What about two 500Gb HD on RAID+0? ;)
I remember getting annoyed trying to purchase dedicated 40Mb SCSI drives for developer workstations in 1991. I HAD to buy larger drives because the vendors weren't making the small ones anymore.
My how things have changed!
Once paid $40K for 24Gb of Raid storage (circa mid-1990s).
Now my laptop has more space than that...
Oh the clutter I could have saved! (oh wait, squash that thought!)
Joop, I used to be that nuts. Then overload an laziness led to losing lots of stuff, until winamp/foobar's libraries showed up - now the organization or lack thereof doesn't matter one bit. It's all there after typing a couple letters. (Not everything fits into winamp's view of the world, but minor changes to tagging or naming fixed that.)
My problem now is trying to evaluate corporate search solutions - since I rarely search for documents, I'm not sure what people really want, but we do need one.
Interested to know your thoughts on having just one hard drive these days. My paranoia now means that I run RAID1 on all my essential computers that contain data that I cannot lose.
I'd like a whacking greating 1TB drive, but just don't feel right putting all my data on one drive - all the eggs in one basket, no?
So, 'to RAID, or not to RAID', is the question.
I am also leary of keeping everything on just one drive, having recently lost two drives in two machines in about as many weeks. In both cases I was very grateful that the machines were an array.
My recommendation right now is to get a 10k Raptor as your boot/system drive, and a larger, less expensive secondary SATA drive to store your data, applicatons, etc. If you're worried about data loss, make that two secondary SATA drives in RAID 0 mirroring.
Striping is *definitely* not worth the effort on the desktop:
It reminds me of my old 286 with it's 20MB drive.
Everytime I wanted something else on the hard drive, I had to remove something else to put it on.
20MB, amazing, in those days that went a long way! :)
Striping is *definitely* not worth the effort on the desktop:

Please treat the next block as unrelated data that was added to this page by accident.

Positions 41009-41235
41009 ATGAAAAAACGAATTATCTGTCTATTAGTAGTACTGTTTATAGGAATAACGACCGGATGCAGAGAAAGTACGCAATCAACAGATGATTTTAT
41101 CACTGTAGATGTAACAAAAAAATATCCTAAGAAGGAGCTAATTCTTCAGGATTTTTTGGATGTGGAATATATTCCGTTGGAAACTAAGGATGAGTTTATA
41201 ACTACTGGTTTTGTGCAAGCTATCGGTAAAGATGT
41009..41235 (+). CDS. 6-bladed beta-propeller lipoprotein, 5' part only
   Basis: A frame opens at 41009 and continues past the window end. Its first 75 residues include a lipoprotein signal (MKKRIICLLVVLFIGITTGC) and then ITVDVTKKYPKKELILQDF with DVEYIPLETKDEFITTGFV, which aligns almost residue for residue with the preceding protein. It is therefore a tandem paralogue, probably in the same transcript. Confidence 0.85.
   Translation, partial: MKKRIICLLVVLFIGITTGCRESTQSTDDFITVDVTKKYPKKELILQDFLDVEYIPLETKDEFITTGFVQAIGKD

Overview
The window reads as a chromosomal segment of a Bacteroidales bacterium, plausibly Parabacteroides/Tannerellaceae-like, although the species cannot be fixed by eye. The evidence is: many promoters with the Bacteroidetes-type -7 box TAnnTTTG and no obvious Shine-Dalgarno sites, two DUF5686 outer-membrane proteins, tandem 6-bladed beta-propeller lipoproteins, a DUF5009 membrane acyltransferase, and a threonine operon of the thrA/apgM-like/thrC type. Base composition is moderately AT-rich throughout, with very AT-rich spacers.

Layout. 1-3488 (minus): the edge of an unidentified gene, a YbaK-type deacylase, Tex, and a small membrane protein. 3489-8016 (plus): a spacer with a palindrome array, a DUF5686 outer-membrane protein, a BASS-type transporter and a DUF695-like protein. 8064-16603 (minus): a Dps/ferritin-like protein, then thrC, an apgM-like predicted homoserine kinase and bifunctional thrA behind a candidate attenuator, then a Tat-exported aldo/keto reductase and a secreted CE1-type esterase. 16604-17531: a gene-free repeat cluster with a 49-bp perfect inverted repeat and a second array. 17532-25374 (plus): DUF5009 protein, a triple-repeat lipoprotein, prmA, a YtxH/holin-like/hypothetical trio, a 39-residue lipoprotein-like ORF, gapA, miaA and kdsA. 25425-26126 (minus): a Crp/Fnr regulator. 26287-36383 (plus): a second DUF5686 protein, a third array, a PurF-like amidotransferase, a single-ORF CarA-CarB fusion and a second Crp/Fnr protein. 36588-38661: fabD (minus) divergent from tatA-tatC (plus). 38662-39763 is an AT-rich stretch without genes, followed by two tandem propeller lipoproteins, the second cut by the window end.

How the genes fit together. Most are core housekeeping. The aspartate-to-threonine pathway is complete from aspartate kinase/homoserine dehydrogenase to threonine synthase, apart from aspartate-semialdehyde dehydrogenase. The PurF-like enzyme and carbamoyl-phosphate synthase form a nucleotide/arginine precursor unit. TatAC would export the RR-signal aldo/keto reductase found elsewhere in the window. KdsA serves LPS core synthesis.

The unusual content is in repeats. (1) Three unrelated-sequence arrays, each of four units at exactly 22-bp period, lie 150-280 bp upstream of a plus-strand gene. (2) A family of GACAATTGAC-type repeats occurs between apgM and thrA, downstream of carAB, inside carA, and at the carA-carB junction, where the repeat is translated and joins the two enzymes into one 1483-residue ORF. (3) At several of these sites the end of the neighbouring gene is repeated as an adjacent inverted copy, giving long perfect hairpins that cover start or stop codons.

Jeff, you're talking as if Clayton's RAID is the only sort of striping. RAID5 pays off it you have to buy more than about three drives - four drives plus a controller costs less than six drives but has the same available space (assuming RAID5 vs mirroring). Secondary benefits include fewer drive bays used, less power and noise and you only get one drive letter. Problems include DiskKeeper and some other defraggers choking at 512GB, the RAID card takes up a slot (I have an SLI MB with one "video" PCIe slot used by the card). But few motherboards can support three pairs of mirrored drives, you will probably only be able to get two pairs. Oh, and the three pairs of mirrored drives lets you survive having more than one drive fail if you're lucky (some combos you win, some you lose), but either way you still must have 3 working drives to avoid data loss... it's just that with mirroring you have 6 drives to start with.
When I first got into computers I was around 9 or 10.. my father bought a IBM PC XT 4.77MHz (my first love) he payed $2K+ for a Shugart(brand) 10MB hard drive upgrade. I was the first kid on my block to have a C: ! - spoiled..
I remember how stoked I was when I got a 40MB hard drive installed in my Amiga 3000. That baby was screamin'!
Now I have 280GB and am experiencing a space crisis. How far we've come.
... and to put this into further perspective; back in 1983 I had a summer job at Perkin Elmer where they were working on electronics for the Hubble Space Telescope. Behind me at one of the terminals where I entered commands were two 20MB (if I remember correctly) hard drives. Each was the size of an industrial washing machine. You could open the clear plastic cover and pull out the disk platters, which were the size of serving trays.
In regards to Dell having a 1TB hard drive:
I myself work for Dell, and there is no option for a single physical drive with a 1TB capacity. You are most definitely referring to using a RAID striping array, available on Dell's high-end XPS systems, with two 500GB HDs, total capacity of 1TB.
I know Dell does tend to keep on top of the latest technologies (as I would assume most successful computer companies would have to) so if there was a true 1TB hard drive *economically* available, Dell would carry it. Just a matter of time!
Dell XPS CEC
I have 40GB on hdd. I don't need more!
The problem of finding stuff has been mentioned quite a bit on this post, but nobody mentioned that as drives get bigger, the data loss when one of those drives fails gets bigger as well. Sure, companies and colleges, etc. have backups and junk, but what about average home users? We can’t all afford RAIDs, when the single 1TB disk in our system that has everything in our lives from the past several years craps out, we lose everything; the digital counterpart of losing everything in a housefire. If however one of several smaller drivers fails, we lose proportionately less (like if the firefighters put out the fire before it destroyed the whole house). Of course an array of smaller drives has its own disadvantages like higher energy consumption, larger size, and more physical electronic waste.